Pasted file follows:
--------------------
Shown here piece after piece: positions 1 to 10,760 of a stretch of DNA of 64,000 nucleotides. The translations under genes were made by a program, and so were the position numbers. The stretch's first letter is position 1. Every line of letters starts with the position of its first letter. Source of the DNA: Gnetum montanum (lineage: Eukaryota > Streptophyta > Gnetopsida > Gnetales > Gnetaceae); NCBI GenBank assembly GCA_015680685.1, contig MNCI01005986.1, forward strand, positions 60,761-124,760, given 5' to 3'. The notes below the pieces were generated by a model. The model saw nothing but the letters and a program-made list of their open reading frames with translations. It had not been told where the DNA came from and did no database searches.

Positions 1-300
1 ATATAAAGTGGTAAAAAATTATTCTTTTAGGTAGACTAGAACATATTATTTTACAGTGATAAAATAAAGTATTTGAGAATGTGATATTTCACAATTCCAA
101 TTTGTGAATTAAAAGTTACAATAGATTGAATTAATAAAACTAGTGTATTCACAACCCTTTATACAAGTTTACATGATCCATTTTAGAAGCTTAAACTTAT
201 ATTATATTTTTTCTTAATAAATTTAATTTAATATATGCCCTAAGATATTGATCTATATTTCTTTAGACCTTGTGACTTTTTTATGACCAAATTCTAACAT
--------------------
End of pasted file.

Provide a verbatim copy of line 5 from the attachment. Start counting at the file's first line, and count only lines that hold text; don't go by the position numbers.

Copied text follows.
201 ATTATATTTTTTCTTAATAAATTTAATTTAATATATGCCCTAAGATATTGATCTATATTTCTTTAGACCTTGTGACTTTTTTATGACCAAATTCTAACAT